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Human Ecology: What Is It? — 9 Comments

  1. Dear Fr James, thank you for bringing up this important topic so timely! I can report that in Sweden and Europe there are high levels of excitement and debate in awaitenimg the Holy Fathers next encyclical. I hope it will arrive timely for the UN meeting about climate changes and up coming decisions i Paris. I just attended a networking conference on the topic of Ecotheology. We have been meeting in for about ten years now, coordinated by the Swedish Church Bishop Thomas Söderberg in Västerås Stift. The work has made significant progress also in networking among the Christian churches. Two years ago we had an eukumenical conferens hostel by the Catholich Church and the Swedish Eucumenical Council. Last year the Lutheran bishops of Sweden launched their program and positions at a WW Lutheran churches conference in Washington DC. Further, the entire Bishop Conference of the Swedish state Church has launched their position in the document attached on the link below. Let’s hope and pray for further progress and global Impact when Pope Franciscus makes his position clear to the rest of the world and our Church! I hope he included the important topics of human creativity, innovation and our journey through Cosmos. The later topic was brought up by Astrophysisist Professor Bengt Gustavson from Uppsala Univeristy at our networking meeting. I added the creativity, innovation and New Space Dimensions. Universe is aboundant in grace!

    • Dr. Glasser, I, too, am excited for the next Encyclical! My main curiositiy is how much of the document will focus upon the theological aspects of ecology and how much will focus on the practical aspects of ecology? Will Pope Francis deepen the category of Human Ecology or speak of ecology in broader term? We’ll all find out together!

  2. Dear Fr James, your reflection is important! I hope we will find that the encyclical is rather a document of inspiration, clarifications and an agenda of how to progress and deepen both the Ecotheological and human personhood understandings and dogma of the Church, as well as guidance for laylife in current time and lifes on earth and in Cosmos, as well as pastoral work and care, not the least in the bishops conferences world wide.

    The field of Ecotheology, as well as the social doctrin of our Church are relatively young fields of research and practice, as you pointed out in the introduction of your first comment, and we have plenty of work to progress ahead on both these dimensions in transdicipline efforts of theory, dogma, political and everyday life of our existence.

    In the lutheran Church of Sweden it was found by church pastoral leaders, that many young people suffered from what has become known as ” ecofobia”. They understand Dome day to be at the threshold of tomorrow, like many perons belifs, hopes and fears at the messianic times of Jesus of Nasareth. After a number of years of practical pastoral care, it was understood that many of these perons fears where tied to their personal fears of the ending of their own lifes one day. In lack of sufficient pastoral care and soulcare, these persons peojected their own existential fears on the debate of the persumed ecological climate crisis. They saw no hope of changing the planets and human existence radical progress to exstinction. In working with their own faith and belifs and praying for what may not be possible or seemingly changed on earth, they found a better inner balance in also addresing the responsibilities of human stewardship on earth and in space.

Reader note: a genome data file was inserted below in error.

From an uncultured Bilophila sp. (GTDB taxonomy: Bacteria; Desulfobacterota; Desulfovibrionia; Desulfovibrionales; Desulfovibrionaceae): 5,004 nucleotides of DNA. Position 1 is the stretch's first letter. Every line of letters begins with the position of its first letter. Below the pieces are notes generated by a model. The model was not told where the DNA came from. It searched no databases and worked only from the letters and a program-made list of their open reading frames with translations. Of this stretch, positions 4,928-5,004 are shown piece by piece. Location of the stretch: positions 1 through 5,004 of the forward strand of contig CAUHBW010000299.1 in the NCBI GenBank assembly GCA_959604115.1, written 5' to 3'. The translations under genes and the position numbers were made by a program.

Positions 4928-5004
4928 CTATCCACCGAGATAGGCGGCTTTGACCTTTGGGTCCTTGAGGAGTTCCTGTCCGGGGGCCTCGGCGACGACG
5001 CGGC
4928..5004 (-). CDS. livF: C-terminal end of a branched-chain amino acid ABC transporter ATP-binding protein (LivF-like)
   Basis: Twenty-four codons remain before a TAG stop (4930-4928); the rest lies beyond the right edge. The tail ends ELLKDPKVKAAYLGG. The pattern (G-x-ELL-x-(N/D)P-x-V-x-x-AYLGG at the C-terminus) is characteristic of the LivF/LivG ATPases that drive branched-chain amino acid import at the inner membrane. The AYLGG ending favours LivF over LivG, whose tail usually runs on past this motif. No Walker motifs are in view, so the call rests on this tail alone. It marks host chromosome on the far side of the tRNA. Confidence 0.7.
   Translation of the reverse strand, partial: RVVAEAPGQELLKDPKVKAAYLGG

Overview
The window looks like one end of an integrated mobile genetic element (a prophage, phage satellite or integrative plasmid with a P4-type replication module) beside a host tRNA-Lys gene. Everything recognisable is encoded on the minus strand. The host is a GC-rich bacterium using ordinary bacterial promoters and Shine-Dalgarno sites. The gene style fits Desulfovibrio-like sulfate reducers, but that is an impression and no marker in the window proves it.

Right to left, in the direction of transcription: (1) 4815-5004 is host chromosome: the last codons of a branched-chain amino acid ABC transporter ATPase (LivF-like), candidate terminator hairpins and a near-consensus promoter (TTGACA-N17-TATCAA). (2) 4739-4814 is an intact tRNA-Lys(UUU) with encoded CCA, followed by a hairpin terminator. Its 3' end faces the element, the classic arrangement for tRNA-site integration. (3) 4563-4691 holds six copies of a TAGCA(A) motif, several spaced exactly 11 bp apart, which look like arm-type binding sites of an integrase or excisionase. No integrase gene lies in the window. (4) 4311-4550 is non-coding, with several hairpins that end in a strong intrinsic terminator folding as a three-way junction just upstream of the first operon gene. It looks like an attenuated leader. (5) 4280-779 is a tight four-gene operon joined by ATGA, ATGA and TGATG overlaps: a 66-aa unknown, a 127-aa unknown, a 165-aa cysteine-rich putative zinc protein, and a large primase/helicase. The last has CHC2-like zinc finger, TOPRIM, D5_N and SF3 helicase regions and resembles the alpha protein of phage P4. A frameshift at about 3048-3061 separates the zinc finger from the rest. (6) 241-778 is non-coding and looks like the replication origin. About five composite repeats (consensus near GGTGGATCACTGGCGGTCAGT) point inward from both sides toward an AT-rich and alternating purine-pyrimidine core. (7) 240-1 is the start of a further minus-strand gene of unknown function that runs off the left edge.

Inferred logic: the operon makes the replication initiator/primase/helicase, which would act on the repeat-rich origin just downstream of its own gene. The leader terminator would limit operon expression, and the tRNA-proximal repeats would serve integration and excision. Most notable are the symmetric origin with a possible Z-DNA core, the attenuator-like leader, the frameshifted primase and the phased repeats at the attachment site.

I think astronaut Ron Garan’s book ” Orbital Perspectives” and his project “Fragil Oasis” on the attached links are one example of how inspiration and hope can be brought into the ecotheological debate, and alter doomday preaching, to inspiration of lifes and days to come in graced cosmic blessing by personal responsibility of ” all men and women of good will”.

    In closing by using Stephen Duffys words: ” All is grace!”, I hope the Holly Father Franciscus can progress this thesis already in this encyclical! Quoting Pope John Paul II may focus our efforts: “Don’t be afraid!”

  3. Dear Fr James, we are just leaning that one of the announced key topics for dialog in Roma tomorrow Monday the 5th of May, will be ecotheology and global climate change, as Pope Framciscus meets Arcbishop, professor in Philosophy of Science, Dr. Antje Jackelen of the Swedish Lutheran Church. Let’s hope we get some informativt news from the meeting on our topic of concern! Very exciting and amazing how timely your reflections are!

  4. Interesting article and propositions from the Economist. How does Cosmology and Escatology fit into the proposed frameworks and analysis?

    Is sustainability unsustainable?

    “One critical question I’m hearing asked more often now though is whether we are even asking the right questions. We understand the “best” environmental performers in an economic sector as the most “sustainable”. But what if our planet, as a whole, across social and environmental systems, is not actually being managed sustainably even with the best performance in our current paradigms?
    What if our current ideas of what is “sustainable” actually are not?
    Even if you profoundly disagree with some or all of this thinking, it is at least worth considering that there is systemic risk baked into our current economic system where the planet is viewed as a resource which serves the unwavering, undifferentiated goal of economic growth, rather than economic growth serving goals which will allow current and subsequent generations to live meaningful and healthy lives.”

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